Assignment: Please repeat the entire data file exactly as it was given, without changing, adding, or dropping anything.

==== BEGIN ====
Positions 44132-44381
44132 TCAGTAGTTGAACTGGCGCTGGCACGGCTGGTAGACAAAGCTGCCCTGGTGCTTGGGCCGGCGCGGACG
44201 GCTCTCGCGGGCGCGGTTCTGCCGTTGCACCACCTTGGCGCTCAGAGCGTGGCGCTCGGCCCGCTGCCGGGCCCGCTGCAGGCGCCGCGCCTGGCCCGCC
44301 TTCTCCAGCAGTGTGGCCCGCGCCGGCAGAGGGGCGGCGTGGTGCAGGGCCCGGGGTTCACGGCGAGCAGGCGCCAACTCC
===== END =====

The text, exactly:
Positions 44132-44381
44132 TCAGTAGTTGAACTGGCGCTGGCACGGCTGGTAGACAAAGCTGCCCTGGTGCTTGGGCCGGCGCGGACG
44201 GCTCTCGCGGGCGCGGTTCTGCCGTTGCACCACCTTGGCGCTCAGAGCGTGGCGCTCGGCCCGCTGCCGGGCCCGCTGCAGGCGCCGCGCCTGGCCCGCC
44301 TTCTCCAGCAGTGTGGCCCGCGCCGGCAGAGGGGCGGCGTGGTGCAGGGCCCGGGGTTCACGGCGAGCAGGCGCCAACTCC